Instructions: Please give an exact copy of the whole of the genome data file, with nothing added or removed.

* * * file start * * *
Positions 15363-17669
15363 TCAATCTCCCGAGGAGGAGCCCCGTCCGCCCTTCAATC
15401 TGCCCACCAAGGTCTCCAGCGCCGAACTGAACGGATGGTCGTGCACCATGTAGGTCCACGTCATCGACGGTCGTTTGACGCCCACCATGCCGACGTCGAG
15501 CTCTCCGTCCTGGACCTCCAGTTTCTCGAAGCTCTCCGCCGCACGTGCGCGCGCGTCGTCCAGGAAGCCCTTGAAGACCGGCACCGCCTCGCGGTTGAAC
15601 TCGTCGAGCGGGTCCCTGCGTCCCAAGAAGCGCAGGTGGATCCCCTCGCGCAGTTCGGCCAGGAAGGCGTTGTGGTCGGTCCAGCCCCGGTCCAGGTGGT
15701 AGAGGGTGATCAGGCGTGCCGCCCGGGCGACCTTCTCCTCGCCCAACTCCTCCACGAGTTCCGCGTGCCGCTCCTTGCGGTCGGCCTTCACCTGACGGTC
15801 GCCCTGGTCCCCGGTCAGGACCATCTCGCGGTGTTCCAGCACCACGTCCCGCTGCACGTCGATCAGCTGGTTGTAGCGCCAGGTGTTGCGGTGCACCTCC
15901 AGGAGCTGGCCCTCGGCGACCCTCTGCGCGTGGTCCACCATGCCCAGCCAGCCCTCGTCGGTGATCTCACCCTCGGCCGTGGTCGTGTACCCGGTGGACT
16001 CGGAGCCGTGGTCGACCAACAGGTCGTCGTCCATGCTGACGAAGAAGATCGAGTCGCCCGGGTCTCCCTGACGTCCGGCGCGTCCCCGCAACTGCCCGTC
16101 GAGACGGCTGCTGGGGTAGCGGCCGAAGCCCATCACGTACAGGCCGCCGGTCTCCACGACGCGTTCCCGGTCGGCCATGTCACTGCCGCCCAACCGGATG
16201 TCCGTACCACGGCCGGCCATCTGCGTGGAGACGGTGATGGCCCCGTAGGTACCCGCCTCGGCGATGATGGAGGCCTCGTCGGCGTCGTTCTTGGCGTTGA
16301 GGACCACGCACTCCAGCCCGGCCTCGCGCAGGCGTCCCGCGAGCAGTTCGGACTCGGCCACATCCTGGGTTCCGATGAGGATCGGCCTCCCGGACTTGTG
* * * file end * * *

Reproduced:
Positions 15363-17669
15363 TCAATCTCCCGAGGAGGAGCCCCGTCCGCCCTTCAATC
15401 TGCCCACCAAGGTCTCCAGCGCCGAACTGAACGGATGGTCGTGCACCATGTAGGTCCACGTCATCGACGGTCGTTTGACGCCCACCATGCCGACGTCGAG
15501 CTCTCCGTCCTGGACCTCCAGTTTCTCGAAGCTCTCCGCCGCACGTGCGCGCGCGTCGTCCAGGAAGCCCTTGAAGACCGGCACCGCCTCGCGGTTGAAC
15601 TCGTCGAGCGGGTCCCTGCGTCCCAAGAAGCGCAGGTGGATCCCCTCGCGCAGTTCGGCCAGGAAGGCGTTGTGGTCGGTCCAGCCCCGGTCCAGGTGGT
15701 AGAGGGTGATCAGGCGTGCCGCCCGGGCGACCTTCTCCTCGCCCAACTCCTCCACGAGTTCCGCGTGCCGCTCCTTGCGGTCGGCCTTCACCTGACGGTC
15801 GCCCTGGTCCCCGGTCAGGACCATCTCGCGGTGTTCCAGCACCACGTCCCGCTGCACGTCGATCAGCTGGTTGTAGCGCCAGGTGTTGCGGTGCACCTCC
15901 AGGAGCTGGCCCTCGGCGACCCTCTGCGCGTGGTCCACCATGCCCAGCCAGCCCTCGTCGGTGATCTCACCCTCGGCCGTGGTCGTGTACCCGGTGGACT
16001 CGGAGCCGTGGTCGACCAACAGGTCGTCGTCCATGCTGACGAAGAAGATCGAGTCGCCCGGGTCTCCCTGACGTCCGGCGCGTCCCCGCAACTGCCCGTC
16101 GAGACGGCTGCTGGGGTAGCGGCCGAAGCCCATCACGTACAGGCCGCCGGTCTCCACGACGCGTTCCCGGTCGGCCATGTCACTGCCGCCCAACCGGATG
16201 TCCGTACCACGGCCGGCCATCTGCGTGGAGACGGTGATGGCCCCGTAGGTACCCGCCTCGGCGATGATGGAGGCCTCGTCGGCGTCGTTCTTGGCGTTGA
16301 GGACCACGCACTCCAGCCCGGCCTCGCGCAGGCGTCCCGCGAGCAGTTCGGACTCGGCCACATCCTGGGTTCCGATGAGGATCGGCCTCCCGGACTTGTG